This program first judge the running mode according to the environment variable XCL_EMULATION_MODE, then choose to use binary file rtc_gen_test_hw.xclbin or rtc_gen_test_hw_emu.xclbin to finish the testing of RTL kernel rtc_gen. It will test both the 8-digit and 11-digit clock format, and the generated clock image will be displayed directly.
This program first judge the running mode according to the environment variable XCL_EMULATION_MODE, then choose to use binary file rtc_alpha_hw.xclbin or rtc_alpha_hw_emu.xclbin to mix the generated real time clock images to a background image. The user can select background image, set time format, set clock time by command parameters. The user can also change the color, size, and position of the clock image by modified the program source code.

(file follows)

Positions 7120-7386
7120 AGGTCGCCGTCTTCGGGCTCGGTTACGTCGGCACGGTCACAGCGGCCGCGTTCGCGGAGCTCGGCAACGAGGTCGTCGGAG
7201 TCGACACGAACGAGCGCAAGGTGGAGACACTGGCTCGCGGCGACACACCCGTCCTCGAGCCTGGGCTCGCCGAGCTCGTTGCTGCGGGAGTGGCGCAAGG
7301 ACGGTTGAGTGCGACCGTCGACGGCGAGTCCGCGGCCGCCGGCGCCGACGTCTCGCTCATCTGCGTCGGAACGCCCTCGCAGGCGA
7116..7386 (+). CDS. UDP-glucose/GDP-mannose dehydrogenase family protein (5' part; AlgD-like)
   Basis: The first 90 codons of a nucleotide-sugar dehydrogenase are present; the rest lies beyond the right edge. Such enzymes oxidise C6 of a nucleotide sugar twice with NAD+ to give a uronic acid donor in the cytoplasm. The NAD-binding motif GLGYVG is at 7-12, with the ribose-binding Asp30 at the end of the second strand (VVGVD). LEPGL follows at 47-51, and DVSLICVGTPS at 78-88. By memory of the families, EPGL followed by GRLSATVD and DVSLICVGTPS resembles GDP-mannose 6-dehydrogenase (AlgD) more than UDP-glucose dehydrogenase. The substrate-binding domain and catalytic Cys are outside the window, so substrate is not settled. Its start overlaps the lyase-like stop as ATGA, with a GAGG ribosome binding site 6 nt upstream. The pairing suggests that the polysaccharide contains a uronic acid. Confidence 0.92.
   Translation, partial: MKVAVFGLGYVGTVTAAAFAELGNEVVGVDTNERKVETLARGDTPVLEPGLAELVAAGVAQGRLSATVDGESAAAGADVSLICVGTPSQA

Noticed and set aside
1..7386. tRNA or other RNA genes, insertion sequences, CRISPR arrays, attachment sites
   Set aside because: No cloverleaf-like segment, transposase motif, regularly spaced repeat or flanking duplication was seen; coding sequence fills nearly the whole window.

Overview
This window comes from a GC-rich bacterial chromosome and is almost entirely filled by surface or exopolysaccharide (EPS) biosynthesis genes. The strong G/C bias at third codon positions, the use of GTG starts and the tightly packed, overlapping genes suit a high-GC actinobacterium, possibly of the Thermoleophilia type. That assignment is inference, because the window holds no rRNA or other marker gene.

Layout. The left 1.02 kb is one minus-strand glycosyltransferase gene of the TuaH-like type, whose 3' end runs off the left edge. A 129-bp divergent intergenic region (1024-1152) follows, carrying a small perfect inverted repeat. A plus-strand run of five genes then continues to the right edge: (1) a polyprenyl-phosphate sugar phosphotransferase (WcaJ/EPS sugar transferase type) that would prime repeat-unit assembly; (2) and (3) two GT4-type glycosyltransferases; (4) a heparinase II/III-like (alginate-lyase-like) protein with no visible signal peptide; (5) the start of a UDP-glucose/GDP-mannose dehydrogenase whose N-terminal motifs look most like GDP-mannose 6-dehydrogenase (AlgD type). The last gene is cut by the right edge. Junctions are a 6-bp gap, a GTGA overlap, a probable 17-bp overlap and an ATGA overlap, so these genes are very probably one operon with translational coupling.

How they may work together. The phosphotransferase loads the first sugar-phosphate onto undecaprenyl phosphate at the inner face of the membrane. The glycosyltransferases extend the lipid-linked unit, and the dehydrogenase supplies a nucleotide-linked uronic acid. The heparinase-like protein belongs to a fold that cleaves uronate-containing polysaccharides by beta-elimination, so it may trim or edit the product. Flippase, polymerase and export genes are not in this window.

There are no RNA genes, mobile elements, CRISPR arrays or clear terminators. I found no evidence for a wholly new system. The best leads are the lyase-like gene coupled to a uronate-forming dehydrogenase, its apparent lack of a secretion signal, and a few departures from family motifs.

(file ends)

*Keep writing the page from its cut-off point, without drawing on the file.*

How to Use This Repository¶
Before go through the following steps, don’t forget to source XRT and Vitis setup files, for example:
source /opt/xilinx/xrt/setup.sh source /opt/xilinx/Vitis/2020.1/settings64.sh
The two test programs need to display images. So if you are using remote server, please use VNC desktop, or ssh connection with X11 forwarding along with local X11 server.
Build the hardware¶
Change to ./hw directory, then use make command to finish the building of three XO files and to XCLBIN files. All available make command option includes: